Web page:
The author-centric approach obfuscated the breadth and depth of material for each author, and made it harder to surface new works. Adding this to our very finite amount of author relationships, and our app looked static and sparse on content.

In a great example of cross-collaborative problem solving, product and design arrived at a solution together: to flip our discoverability to a content-centric model. The categories at the top allowed us to feature our exclusive content, while also allowing users to browse and discover as they pleased.

This led to much more open-ended discovery. Rather than browsing by Danielle Paige or Veronica Roth, readers were hooked by "Dorothy Must Die: New Stories" or "never before seen backstories about the Divergent trilogy". And for the hardcore fans, the listing by author names and faces remained an option!


One of our core offerings was the ability to read, react and write to your friends directly in the book. Appropriately, our metric for success was based on reactions and notes per user.

In our first alpha tests, we had hand-selected a group of authors, editors and agent "friendlies" to participate, using an unpublished manuscript. We curated a reactions set for test readers, in response to the author's specific questions about how to make the writing better. This test did very well and set high baseline expectations for our subsequent user tests.

However, as we scaled, our authors became more diverse. Almost no one had specific questions to ask, so we built up a content team to "instrument" the manuscripts for the authors. This was slow, time consuming, and unscalable.

Simultaneously, our readership was increasing, especially reading groups (2-5 people) - and they became louder about reactions being confusing and hard to use.

So we returned to the source of truth - we polled our users.

I'm frustrated at how many steps I have to take to leave a reaction. I don't understand these icons I'm seeing and I'm afraid to tap them. They don't have anything to do with what I'm trying to leave as feedback. I just want to leave an LOL face emoji and I don't know how to do that.

We realized that in our attempts to maintain our alpha test data's fidelity, Product was overloading the requirements of the reactions set, creating high cognitive load that discouraged users from completing the action at all.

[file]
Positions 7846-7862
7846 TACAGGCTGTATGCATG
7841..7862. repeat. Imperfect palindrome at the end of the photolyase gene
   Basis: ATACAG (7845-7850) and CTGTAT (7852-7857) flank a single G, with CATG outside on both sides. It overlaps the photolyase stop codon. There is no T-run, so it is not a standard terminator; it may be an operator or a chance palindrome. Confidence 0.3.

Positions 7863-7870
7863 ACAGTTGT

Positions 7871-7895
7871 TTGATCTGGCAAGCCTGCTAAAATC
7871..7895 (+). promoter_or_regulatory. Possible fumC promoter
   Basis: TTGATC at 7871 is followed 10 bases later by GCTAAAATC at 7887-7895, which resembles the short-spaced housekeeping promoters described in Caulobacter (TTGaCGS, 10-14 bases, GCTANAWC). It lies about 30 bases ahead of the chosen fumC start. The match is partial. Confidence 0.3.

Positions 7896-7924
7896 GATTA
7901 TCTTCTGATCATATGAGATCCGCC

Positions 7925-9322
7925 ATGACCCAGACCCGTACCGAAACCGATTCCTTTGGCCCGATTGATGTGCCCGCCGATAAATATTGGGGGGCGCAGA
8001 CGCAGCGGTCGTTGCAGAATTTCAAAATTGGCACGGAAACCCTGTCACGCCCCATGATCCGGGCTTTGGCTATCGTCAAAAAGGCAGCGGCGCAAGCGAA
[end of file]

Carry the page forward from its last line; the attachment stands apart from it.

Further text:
Now informed, I led an design ideation brainstorm and sprint to generate a wide range of ideas. To orient and prepare my team, I first presented our learnings from our latest user test, and both design's and company's new requirements and priorities. We then did whiteboard and post-it exercises together, after which we grouped, discussed, and divvied up our ideas to design out (my design contributions to the idea pool are below.) The result was a highly prolific range of ideas to implement and A/B test, which ultimately led to reaction rates recovering.

Click here for a video of our final UX solution.


Another growing pain while scaling: Authors are a finite resource and they all write at their own speeds. How could we scale our content production to support a growing readership?

The answer we arrived at time and time again was Layers. Loosely defined as anything in the book that wasn’t part of the actual book, layers is a concept I defined and wireframed from the ground up. The feature taps into a much larger pool of influencers who can provide insight, commentary and value within books.

Layers was a great exercise in setting elegant constraints, for both design and the company. Initially, when things were in blue-sky territory, we often fell prey to design group-think, shooting down ideas because they didn't pass an edge-case scenario, or failed scaling to long-term hypothetical situations. I exercised Design Thinking principles, such as IDEO's 5 Whys, to get down to the core of what and why we wanted a feature. Why were layers valuable, and what functionality was key to that value? Could we accept setbacks in all other areas?